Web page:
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Latitude: 51.4964 / 51°29'47"N
Longitude: -0.1788 / 0°10'43"W
OS Eastings: 526517
OS Northings: 179072
OS Grid: TQ265790
Mapcode National: GBR 4K.1R
Mapcode Global: VHGQY.VNB6
Entry Name: Lodge west of the Natural History Museum
Listing Date: 15 April 1969
Last Amended: 29 July 2016
Source: Historic England
Source ID: 1190175
English Heritage Legacy ID: 203738
Location: Kensington and Chelsea, London, SW7
District: Kensington and Chelsea
Electoral Ward/Division: Brompton & Hans Town
Parish: Non Civil Parish
Built-Up Area: Kensington and Chelsea
Traditional County: Middlesex
Lieutenancy Area (Ceremonial County): Greater London
Church of England Parish: Holy Trinity with St Paul, Onslow Sq and St Augustine, Sth Kensington
Church of England Diocese: London
Lodge to the Natural History Museum of 1883 by Alfred Waterhouse.
Lodge to the west of the Natural History Museum, built as a pair of houses in 1883 by Alfred Waterhouse. Building being refurbished in 2016. Buff terracotta with a slated roof.
Two storeys, the ground floor at the level of the garden, below street level, giving the appearance of a single storey dwelling. A projecting central bay beneath a hipped roof has a pair of dormer windows to the west and east elevations beneath gablets. The roof is topped by a central ornate stack and two end finials. There are single round-arched windows on the ground floor to the east and west, and at the first floor to the north and south. Wide-arched entrances are at the north and south.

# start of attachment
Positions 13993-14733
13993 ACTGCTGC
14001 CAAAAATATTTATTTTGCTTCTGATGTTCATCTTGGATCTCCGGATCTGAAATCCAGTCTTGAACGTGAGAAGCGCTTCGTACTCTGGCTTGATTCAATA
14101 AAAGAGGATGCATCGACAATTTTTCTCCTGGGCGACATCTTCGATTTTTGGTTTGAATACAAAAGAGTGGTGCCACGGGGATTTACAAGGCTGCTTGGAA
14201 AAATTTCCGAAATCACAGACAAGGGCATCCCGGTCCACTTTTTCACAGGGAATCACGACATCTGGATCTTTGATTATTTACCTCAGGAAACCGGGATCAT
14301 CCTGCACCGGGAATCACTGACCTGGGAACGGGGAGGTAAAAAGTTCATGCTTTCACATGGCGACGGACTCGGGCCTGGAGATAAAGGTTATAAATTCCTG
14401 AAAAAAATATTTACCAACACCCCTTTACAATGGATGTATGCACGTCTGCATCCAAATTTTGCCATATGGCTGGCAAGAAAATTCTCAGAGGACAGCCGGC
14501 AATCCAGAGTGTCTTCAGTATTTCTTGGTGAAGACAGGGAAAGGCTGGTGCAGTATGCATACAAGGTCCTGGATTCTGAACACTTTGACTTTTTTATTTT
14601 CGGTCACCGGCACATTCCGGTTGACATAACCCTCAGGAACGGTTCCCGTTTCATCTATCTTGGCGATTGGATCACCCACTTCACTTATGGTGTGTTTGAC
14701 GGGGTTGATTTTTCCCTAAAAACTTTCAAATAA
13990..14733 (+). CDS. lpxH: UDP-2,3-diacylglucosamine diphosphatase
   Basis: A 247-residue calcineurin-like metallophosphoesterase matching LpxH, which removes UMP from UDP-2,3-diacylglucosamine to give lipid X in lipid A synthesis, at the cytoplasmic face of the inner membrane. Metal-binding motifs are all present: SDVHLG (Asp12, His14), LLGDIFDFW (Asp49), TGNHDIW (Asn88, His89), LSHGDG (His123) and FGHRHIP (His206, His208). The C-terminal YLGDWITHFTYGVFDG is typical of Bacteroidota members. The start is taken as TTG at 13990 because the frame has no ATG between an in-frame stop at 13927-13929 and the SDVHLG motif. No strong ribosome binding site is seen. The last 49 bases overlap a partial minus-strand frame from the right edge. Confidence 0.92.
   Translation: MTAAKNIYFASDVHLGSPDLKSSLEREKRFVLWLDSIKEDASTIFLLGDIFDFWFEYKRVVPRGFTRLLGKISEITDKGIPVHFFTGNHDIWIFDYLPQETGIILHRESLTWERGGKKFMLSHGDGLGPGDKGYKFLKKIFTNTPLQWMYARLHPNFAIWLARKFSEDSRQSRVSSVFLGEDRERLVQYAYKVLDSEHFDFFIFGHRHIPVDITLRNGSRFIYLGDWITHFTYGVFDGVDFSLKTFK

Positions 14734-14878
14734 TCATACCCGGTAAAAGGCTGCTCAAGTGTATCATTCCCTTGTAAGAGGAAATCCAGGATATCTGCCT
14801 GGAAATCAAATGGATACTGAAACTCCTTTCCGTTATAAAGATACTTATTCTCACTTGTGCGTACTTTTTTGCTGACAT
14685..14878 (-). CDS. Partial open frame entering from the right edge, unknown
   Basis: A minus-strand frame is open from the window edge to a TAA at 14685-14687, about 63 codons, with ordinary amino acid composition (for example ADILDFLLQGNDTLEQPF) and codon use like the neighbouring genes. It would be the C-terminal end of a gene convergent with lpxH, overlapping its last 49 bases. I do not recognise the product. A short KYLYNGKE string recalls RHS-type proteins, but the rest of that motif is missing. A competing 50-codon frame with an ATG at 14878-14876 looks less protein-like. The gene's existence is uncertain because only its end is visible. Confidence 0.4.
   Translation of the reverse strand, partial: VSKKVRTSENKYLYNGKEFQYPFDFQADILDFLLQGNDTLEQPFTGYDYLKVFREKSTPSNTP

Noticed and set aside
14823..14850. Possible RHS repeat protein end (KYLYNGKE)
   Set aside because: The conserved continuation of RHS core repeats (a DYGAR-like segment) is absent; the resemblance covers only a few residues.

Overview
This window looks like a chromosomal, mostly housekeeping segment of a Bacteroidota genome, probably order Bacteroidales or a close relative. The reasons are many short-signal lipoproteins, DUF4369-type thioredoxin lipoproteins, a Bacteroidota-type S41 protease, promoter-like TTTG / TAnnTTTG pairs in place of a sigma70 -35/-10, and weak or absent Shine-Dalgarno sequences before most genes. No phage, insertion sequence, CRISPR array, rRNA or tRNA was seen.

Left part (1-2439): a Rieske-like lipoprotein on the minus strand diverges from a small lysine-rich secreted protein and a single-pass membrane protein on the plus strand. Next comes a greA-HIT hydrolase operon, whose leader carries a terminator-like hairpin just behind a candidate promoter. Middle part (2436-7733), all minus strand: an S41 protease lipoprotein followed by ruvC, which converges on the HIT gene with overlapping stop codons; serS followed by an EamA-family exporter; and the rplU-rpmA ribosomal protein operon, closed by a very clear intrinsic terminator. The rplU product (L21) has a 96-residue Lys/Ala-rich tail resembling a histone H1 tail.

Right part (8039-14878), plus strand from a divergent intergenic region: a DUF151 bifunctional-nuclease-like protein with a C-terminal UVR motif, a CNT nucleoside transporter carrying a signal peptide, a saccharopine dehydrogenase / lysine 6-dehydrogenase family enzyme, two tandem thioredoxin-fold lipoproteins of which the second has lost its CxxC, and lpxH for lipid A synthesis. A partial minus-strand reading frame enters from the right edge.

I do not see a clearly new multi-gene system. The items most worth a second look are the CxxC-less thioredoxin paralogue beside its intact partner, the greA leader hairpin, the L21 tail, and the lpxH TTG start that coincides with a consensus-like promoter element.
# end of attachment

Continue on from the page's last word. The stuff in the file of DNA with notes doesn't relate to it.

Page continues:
INTERIOR was not inspected.
The history of the Natural History Museum is summarised in the List entry for the main Museum building. The lodge to the west was built in 1883 as a pair of houses for a resident engineer and messenger. The interiors are said to have fixtures and fittings of the mid C20. At the time of inspection in 2016, the lodge was undergoing refurbishment and could not be inspected.
The lodge to the Natural History Museum, Cromwell Road, South Kensington, of 1883 by Alfred Waterhouse, is listed at Grade II for the following principal reasons:
* Architectural interest: designed in a style and with materials consistent with the Museum building, the lodge is meticulously designed with distinctive terracotta detailing;
* Historic interest: it is an integral part of Waterhouse's Museum complex and thus has national cultural significance;
* Group value: with the Museum, gates, gatepiers, railings and Porter's Lodge, all listed at Grade I.
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